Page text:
side menu icon

Take Action

As Girl Scouts, girls discover the fun, friendship, and power of girls together. Girls grow courageous and strong through a wide variety of enriching experiences, such as field trips, skill-building sports clinics, community service projects, cultural exchanges, and environmental stewardships.

In Girl Scouts, GIRLS CHANGE THE WORLD! 

Girls Change the world through community service and through take action projects.

  • Community Service projects address an issue and provide a short-term solution, with a short term impact. For example, Abby and her troop decide to help an uninsured family who lost their home in a fire, this is the issue. The troop’s solution is to collect clothes, household goods, and food for the family.
  • Take Action projects identify the root cause of the issue and have long-term benefits and sustainable support. To make their project sustainable, Abby and her troop Organize community groups and/or community members to establish an ongoing clothes closet for families facing a crisis.

Community Resources and Community Needs

Our Girl Scouts provide thousands of hours of community service and Take Action projects in their communities.  We encourage you to:

  • Discover, learn more about this issue in your community
  • Connect with organizations or people in the community to get guidance on how you can make a difference
  • Take Action in your community, carry out your service to the community, making the world a better place
Addressing Sensitive Topics with Girl Scouts

Girl Scouts welcomes and serves girls and families from a wide spectrum of faiths and cultures. When girls wish to participate in discussions or activities that could be considered sensitive—even for some—put the topic on hold until you have spoken with parents and received guidance from your council.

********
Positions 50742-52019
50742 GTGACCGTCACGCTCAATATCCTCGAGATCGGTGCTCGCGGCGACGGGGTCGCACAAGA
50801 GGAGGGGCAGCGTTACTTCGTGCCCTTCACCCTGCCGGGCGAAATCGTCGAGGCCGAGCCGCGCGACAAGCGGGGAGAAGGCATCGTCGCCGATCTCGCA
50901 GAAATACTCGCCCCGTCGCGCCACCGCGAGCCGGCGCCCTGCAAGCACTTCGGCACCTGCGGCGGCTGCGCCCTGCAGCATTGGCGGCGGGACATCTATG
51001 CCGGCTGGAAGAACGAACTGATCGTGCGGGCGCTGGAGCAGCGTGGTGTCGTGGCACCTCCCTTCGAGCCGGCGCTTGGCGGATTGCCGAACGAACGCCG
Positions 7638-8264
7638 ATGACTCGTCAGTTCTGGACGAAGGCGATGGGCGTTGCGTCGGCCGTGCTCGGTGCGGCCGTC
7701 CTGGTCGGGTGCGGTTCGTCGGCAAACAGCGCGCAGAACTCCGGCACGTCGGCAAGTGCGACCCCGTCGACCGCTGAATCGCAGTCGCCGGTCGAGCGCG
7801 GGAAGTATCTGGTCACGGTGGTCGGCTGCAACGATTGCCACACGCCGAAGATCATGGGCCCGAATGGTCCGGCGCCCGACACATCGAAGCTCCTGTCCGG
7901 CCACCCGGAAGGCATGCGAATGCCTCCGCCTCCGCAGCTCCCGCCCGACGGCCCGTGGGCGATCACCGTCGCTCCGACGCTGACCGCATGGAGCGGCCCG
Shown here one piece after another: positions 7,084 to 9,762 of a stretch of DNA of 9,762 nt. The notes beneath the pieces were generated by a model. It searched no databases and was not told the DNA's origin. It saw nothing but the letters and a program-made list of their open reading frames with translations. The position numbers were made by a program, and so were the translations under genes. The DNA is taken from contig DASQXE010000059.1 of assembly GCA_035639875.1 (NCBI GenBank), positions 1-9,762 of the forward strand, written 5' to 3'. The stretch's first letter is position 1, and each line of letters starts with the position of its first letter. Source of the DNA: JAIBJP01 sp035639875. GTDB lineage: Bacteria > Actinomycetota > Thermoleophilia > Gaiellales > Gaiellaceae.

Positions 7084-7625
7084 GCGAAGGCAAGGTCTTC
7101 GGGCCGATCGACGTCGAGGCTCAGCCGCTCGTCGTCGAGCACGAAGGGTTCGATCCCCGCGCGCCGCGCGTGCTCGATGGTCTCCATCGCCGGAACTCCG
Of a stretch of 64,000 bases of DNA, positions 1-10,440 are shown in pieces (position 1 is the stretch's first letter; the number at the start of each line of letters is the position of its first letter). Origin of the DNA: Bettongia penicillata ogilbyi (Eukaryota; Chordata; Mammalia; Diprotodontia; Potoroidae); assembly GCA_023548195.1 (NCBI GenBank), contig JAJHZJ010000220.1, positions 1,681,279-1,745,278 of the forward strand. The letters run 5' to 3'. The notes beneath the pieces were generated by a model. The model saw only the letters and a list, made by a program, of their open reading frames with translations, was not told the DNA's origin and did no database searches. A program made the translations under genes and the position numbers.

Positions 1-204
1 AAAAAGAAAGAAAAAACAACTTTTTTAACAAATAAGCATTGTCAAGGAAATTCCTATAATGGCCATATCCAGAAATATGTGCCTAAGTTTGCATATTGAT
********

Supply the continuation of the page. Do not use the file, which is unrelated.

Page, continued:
When Girl Scout activities involve sensitive issues, your role is that of a caring adult who can help girls acquire skills and knowledge in a supportive atmosphere, not someone who advocates a particular position.

You should know, GSUSA does not take a position or develop materials on issues relating to human sexuality, birth control, or abortion. We feel our role is to help girls develop self-confidence and good decision-making skills that will help them make wise choices in all areas of their lives. We believe parents and guardians, along with schools and faith communities, are the primary sources of information on these topics.

We at Girl Scouts of New Mexico Trails strongly recommend obtaining and keeping the Parent Information and Permission Form for sensitive issues before girls begin discussion on sensitive topics. When discussing sensitive topics related to values, GSUSA and GSNMT recommend that volunteers encourage girls to talk with resource individuals such as family members, religious leaders, and appropriate subject matter experts.

Parents/guardians make all decisions regarding their girl’s participation in Girl Scout program that may be of a sensitive nature. As a volunteer leader, you must get written parental permission for any locally planned program offering that could be considered sensitive. Included on the permission form should be the topic of the activity, any specific content that might create controversy, and any action steps the girls will take when the activity is complete. Be sure to have a form for each girl, and keep the forms on hand in case a problem arises. For activities not sponsored by Girl Scouts, find out in advance (from organizers or other volunteers who may be familiar with the content) what will be presented, and follow your council’s guidelines for obtaining written permission.

Learn more: 

Volunteer Essentials: When Sensitive Topics Come Up, page 59-60

Contact Melissa Bruney, Director of Membership at MBruney@nmgirlscouts.org